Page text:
initial coulombic e?ciency of 76%, and superior cycling performance. This outstanding performance highlights the potential of this system for practical applications.

Acknowledgements
This work was supported by funding from the NSFC (51222210, 11234013), “973” Projects (2010CB833102, 2012CB932900), and One Hundred Talent Project of the Chinese Academy of Sciences.

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Notes and references
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Conclusions
In summary, we fabricated monodispersed hard carbon spherules coated with so? carbon, and found that the coating can improve the initial coulombic e?ciency signi?cantly from 54% to 83%. We then investigated the in?uence of the carbonization temperature on the microstructure and electrochemistry performance of HCS in detail. Interestingly, the plateau capacity at the low potential region increases with increasing carbonization temperature. When the carbonization temperature was increased from 1000  C to 1600  C, the plateau capacities increased from 150 mA h g?1 to 220 mA h g?1 at 0.1 C. HCS also displays excellent cycling performance with capacity retention of 93% of HCS1600 a?er 100 cycles. The rate performance of HCS is limited by the Na insertion process. When the HCS1600 electrode was discharged at a low current rate and the charging rate was up to 20 C, a reversible capacity of 270 mA h g?1 was achieved. Finally, the application of HCS was also demonstrated in full cells with an air-stable P2-Na2/3Ni1/3Mn2/3O2 positive electrode. The full cell exhibited a high average operating voltage of 3.5 V, a high capacity more than 300 mA h g?1, a high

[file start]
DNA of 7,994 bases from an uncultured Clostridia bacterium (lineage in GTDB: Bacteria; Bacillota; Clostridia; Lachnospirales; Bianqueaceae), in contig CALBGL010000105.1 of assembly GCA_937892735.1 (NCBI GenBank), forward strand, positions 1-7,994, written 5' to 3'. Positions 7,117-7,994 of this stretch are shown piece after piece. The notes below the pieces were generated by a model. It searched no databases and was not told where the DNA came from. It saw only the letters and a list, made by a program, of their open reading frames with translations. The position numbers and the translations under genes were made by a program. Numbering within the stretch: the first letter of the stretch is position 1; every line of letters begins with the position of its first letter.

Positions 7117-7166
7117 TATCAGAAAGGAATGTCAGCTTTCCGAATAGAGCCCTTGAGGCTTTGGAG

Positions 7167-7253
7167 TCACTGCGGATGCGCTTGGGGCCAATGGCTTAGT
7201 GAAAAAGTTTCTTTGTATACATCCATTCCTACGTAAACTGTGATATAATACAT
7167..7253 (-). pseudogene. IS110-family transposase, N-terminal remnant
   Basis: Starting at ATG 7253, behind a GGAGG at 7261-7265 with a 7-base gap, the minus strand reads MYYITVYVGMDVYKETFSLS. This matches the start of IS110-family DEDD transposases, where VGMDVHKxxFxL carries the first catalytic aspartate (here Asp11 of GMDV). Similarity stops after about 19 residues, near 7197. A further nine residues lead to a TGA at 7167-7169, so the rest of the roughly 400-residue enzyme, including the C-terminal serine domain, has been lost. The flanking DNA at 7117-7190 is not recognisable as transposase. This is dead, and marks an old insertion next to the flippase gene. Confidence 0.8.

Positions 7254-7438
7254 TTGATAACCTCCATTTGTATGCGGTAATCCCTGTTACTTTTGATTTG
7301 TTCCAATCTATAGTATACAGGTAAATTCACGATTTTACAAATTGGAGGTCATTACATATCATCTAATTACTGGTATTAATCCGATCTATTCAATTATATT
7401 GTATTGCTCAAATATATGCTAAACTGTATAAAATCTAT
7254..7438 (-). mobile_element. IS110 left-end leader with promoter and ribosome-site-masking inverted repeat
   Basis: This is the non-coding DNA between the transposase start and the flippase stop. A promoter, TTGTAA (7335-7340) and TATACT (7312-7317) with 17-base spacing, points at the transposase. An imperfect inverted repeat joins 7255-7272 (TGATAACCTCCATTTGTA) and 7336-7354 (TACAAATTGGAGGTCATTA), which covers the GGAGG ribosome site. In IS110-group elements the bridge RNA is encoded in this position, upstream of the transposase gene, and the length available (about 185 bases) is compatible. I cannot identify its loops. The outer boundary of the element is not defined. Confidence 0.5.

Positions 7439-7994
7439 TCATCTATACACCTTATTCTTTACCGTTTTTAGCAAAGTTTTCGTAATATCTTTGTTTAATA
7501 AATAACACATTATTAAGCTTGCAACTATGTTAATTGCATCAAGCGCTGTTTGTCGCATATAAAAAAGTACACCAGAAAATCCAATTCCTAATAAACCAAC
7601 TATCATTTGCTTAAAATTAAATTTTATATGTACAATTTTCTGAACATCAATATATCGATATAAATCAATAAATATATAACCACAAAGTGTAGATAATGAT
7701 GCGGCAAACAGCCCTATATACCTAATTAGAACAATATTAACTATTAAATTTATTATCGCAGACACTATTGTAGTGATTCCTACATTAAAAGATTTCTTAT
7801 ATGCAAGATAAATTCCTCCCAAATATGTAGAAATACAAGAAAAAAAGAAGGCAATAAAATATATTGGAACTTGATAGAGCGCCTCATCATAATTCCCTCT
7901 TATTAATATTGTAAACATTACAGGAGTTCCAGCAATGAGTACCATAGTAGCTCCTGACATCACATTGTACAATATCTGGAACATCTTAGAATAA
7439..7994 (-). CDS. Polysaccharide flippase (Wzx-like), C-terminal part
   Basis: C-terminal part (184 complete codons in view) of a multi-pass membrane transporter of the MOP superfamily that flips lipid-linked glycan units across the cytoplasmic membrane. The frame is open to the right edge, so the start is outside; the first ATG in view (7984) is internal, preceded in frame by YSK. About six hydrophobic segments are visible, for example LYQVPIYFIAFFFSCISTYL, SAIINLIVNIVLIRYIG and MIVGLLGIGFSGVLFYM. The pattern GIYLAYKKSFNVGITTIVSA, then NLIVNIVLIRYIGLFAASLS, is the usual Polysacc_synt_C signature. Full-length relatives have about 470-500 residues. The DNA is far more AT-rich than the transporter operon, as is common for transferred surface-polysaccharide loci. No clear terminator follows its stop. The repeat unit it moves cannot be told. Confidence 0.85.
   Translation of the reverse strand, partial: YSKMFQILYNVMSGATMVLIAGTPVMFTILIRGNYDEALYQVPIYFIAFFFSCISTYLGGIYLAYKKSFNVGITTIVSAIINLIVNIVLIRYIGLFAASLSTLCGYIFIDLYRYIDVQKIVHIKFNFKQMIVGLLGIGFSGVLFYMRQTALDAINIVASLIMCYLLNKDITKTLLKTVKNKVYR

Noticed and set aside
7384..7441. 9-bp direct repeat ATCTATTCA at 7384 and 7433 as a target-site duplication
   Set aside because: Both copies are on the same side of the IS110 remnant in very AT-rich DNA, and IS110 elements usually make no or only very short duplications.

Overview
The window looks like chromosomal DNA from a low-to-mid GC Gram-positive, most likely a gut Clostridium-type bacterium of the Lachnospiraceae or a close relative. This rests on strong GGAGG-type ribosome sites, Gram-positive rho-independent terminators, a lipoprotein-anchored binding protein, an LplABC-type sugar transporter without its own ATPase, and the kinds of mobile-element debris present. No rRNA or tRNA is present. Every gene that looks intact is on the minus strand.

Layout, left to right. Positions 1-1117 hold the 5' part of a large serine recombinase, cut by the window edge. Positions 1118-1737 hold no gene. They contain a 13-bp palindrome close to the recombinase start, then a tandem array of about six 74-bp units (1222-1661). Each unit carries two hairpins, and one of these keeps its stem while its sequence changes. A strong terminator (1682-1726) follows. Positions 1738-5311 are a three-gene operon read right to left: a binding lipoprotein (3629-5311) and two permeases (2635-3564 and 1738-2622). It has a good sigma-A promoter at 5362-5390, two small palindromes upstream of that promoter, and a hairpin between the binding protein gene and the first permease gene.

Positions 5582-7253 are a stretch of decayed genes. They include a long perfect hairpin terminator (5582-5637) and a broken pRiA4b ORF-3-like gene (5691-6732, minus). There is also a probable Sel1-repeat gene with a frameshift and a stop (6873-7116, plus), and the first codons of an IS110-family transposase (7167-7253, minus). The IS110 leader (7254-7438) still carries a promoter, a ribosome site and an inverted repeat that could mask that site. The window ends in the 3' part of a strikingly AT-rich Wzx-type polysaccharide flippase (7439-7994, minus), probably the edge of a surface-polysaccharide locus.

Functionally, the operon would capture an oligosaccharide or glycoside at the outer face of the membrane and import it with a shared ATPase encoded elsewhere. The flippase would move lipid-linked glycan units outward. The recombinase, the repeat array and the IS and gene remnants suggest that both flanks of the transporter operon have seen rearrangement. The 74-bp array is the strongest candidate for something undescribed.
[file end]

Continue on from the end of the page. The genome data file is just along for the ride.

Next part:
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34 S. Wenzel, T. Hara, J. Janek and P. Adelhelm, Energy Environ. Sci., 2011, 4, 3342–3345. 35 K. Tang, L. J. Fu, R. J. White, L. H. Yu, M. M. Titirici, M. Antonietti and J. Maier, Adv. Energy Mater., 2012, 2, 873–877. 36 Y. L. Cao, L. F. Xiao, M. L. Sushko, W. Wang, B. Schwenzer, J. Xiao, Z. M. Nie, L. V. Saraf, Z. G. Yang and J. Liu, Nano Lett., 2012, 12, 3783–3787. 37 H. G. Wang, Z. Wu, F. I. Meng, D. l. Ma, X. l. Huang, L. M. Wang and X. B. Zhang, ChemSusChem, 2013, 6, 56–60. 38 Q. Wang, H. Li, L. Q. Chen and X. J. Huang, Carbon, 2001, 39, 2211–2214. 39 M. M. Titirici, M. Antonietti and N. Baccile, Green Chem., 2008, 10, 1204–1212. 40 B. Hu, K. Wang, L. Wu, S. H. Yu, M. Antonietti and M. M. Titirici, Adv. Mater., 2010, 22, 813–828. 41 L. Qie, W. M. Chen, H. H. Xu, X. Q. Xiong, Y. Jiang, F. Zou, X. L. Hu, Y. Xin, Z. L. Zhang and Y. H. Huang, Energy Environ. Sci., 2013, 6, 2497–2505. 42 M. M. Doe?, Y. Hu, F. M. Larnon and R. Kostecki, Electrochem. Solid-State Lett., 2003, 6, A207–A209. 43 Z. H. Lu and J. R. Dahn, J. Electrochem. Soc., 2001, 148, A1225–A1229. 44 A. Mabuchi, K. Tokumitsu, H. Fujimoto and T. Kasuh, J. Electrochem. Soc., 1995, 142, 1041–1046. 45 D. A. Stevens and J. R. Dahn, J. Electrochem. Soc., 2000, 147, 4428–4431. 46 S. M. Mamun, M. Herstedt, K. Oikawa, T. Gustafsson, T. Otomo, M. Furusaka, T. Kamiyama, H. Sakaebe and K. Edstrom, Appl. Phys. A: Mater. Sci. Process., 2002, 74, S1028–S1030.